A total of 10 participants were recruited from our institution. All participants were plastic surgery residents in postgraduate years 1 to 6. Participants had varying levels of microsurgical experience before enrollment in the course (Table 2).

Table 2. - Participant Demographics and Self-reported Microsurgical Experience before Intervention
Post graduate year (PGY) N
 1 5
 2 0
 3 3
 4 0
 5 1
 6 1
Number of digital nerve repairs performed as primary surgeon
 0 4
 1–5 0
 6–10 0
 >10 6
Number of microvascular anastomoses performed as primary surgeon
 0 4
 1–5 1
 6–10 5
 >10 0

Collectively, 50% (n = 5) participants had attended a microsurgery training course before study enrollment. All participants who had previously attended a microsurgery training course had experience on both live animal models and simulation platforms using synthetic material.

Participant Performance

There was a significant improvement in technical skill scores following completion of the microsurgical training program in both vessel preparation from a pretraining median of 3 (IQR 2–4) versus a posttraining of 4 (IQR 3–5) with P = 0.0035 and microsuturing domains with a pretraining median of 3 (IQR 2–4) versus a posttraining of 4 (IQR 3–5) with P = 0.0047. There was a significant improvement in global rating score following completion of the microsurgical training program (3 ± 1 versus 5 ± 1, P = 0.0045; Table 3).

Table 3. - Technical Skill and Global Rating Scores Pre- and Postintervention
Preintervention Postintervention
Median ± IQR Median ± IQR P
Preparation of vessels 3 ± 1 4 ± 1 0.0035*
Microsuturing 3 ± 2 4 ± 1 0.0047*
Global rating 3 ± 1 5 ± 1 0.0045*
*Statistically significant.

Interrater reliability testing demonstrated moderate agreement between the two raters in preintervention vessel preparation and postintervention global rating. Strong agreement between raters was demonstrated for all other pre- and postintervention assessment domains (Table 4).

Table 4. - Interrater Reliability
Preintervention Postintervention
ICC 95% CI ICC 95% CI
Preparation of vessels 0.62 0.05–0.89 1 N/A
Microsuturing 0.93 0.76–0.98 0.91 0.69–0.98
Global rating 0.92 0.74–0.98 0.69 0.19–0.91

Participant Confidence

Participants were asked how confident they felt performing a simulated microvascular anastomosis before and after completion of the microsurgery training program. Pre-intervention, 60% of participants (n = 6) indicated they were “somewhat not confident,” and the remaining 40% of participants (n = 4) indicated they were “neither unconfident nor confident” in performing a microvascular anastomosis. Postintervention, 60% of participants (n = 6) indicated they were “neither unconfident nor confident,” 20% of participants (n = 2) were “somewhat confident” and 20% (n = 2) were extremely confident in performing a microvascular anastomosis. Participants were also asked whether they felt anxious at all during the microsurgery training program; 40% of participants (n = 4) were not anxious at all and 60% of participants (n = 6) were occasionally anxious.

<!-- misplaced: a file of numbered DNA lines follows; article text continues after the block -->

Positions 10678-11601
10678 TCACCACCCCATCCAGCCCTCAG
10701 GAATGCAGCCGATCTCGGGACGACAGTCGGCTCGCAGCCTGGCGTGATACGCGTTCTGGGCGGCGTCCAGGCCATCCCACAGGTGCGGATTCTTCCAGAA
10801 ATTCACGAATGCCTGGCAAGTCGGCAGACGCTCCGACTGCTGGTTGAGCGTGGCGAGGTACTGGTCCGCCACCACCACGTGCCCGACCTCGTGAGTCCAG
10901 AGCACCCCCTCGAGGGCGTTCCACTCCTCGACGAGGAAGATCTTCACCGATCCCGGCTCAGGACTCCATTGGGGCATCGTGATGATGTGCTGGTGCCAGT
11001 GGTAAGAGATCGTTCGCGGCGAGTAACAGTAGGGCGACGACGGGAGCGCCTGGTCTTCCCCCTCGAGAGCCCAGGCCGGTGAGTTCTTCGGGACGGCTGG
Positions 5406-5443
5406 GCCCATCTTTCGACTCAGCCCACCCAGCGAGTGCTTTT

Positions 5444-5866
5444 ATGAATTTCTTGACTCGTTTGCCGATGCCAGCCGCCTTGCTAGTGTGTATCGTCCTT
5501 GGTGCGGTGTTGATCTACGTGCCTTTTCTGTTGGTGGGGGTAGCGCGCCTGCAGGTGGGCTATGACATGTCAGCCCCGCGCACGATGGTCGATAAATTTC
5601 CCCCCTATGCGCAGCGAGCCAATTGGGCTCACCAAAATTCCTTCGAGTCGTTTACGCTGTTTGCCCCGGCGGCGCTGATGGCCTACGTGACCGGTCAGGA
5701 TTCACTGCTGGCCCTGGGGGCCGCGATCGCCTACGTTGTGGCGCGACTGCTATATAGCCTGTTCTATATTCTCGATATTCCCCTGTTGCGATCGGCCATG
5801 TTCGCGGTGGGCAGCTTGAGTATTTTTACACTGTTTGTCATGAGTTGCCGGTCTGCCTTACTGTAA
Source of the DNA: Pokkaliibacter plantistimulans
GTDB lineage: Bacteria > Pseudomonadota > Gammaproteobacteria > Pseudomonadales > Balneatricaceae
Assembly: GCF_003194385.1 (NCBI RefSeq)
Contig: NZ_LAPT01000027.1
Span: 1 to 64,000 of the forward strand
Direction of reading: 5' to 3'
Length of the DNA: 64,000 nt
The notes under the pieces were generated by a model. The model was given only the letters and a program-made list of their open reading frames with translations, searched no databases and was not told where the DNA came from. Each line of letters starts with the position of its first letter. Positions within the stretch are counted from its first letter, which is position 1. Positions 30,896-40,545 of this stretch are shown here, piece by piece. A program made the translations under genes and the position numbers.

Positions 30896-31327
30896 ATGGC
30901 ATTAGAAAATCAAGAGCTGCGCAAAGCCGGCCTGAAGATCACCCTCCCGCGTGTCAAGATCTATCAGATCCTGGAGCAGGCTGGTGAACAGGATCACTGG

The Konjac noodle model was first described in 2014.13 Prunieres et al conducted a prospective cohort study which compared patency, time to completion anastomosis, number of stitches and anastomotic tightness in a rat femoral artery and Konjac noodle model.14,15 Study participants collectively performed 60 rat femoral and 62 Konjac noodle anastomoses. The authors conclude that Konjac noodle model represents an adjunct to traditional microsurgical training techniques. To our knowledge, this is the first study that demonstrates significant improvement in microsurgical skill acquisition using the Konjac noodle model.

Our data demonstrate that a structured and progressive microsurgical training curriculum using the Konjac noodle model and a novel 3D printed platform leads to measurable and significant improvements in microsurgical skill. A recent systematic review identified a number of microsurgical skill assessment tools, including motion tracking devices, objective structured assessment of technical skill tools, global rating scales, and self-reported assessment tools.16 In the present study, we selected the anastomosis module of the UWOMSA tool for assessment of microsurgical skill. It is the only microsurgical assessment tool with evidence of content, construct and criterion validity with acceptable inter- and intrarater reliability.11,17 In the development and validation study the UWOMSA, study participants were filmed performing a microvascular anastomosis using a chicken leg model. Reznick’s global rating scale was used as a gold standard measure to determine criterion validity and construct validity was assessed through comparison with training level, time to task completion (microsurgical knot tying) and prior microsurgical experience.16 The inter-rater reliability of UWOMSA scores between assessors in our study (as measured by intraclass correlation coefficient) is comparable with previous inter-rater reliability estimates.11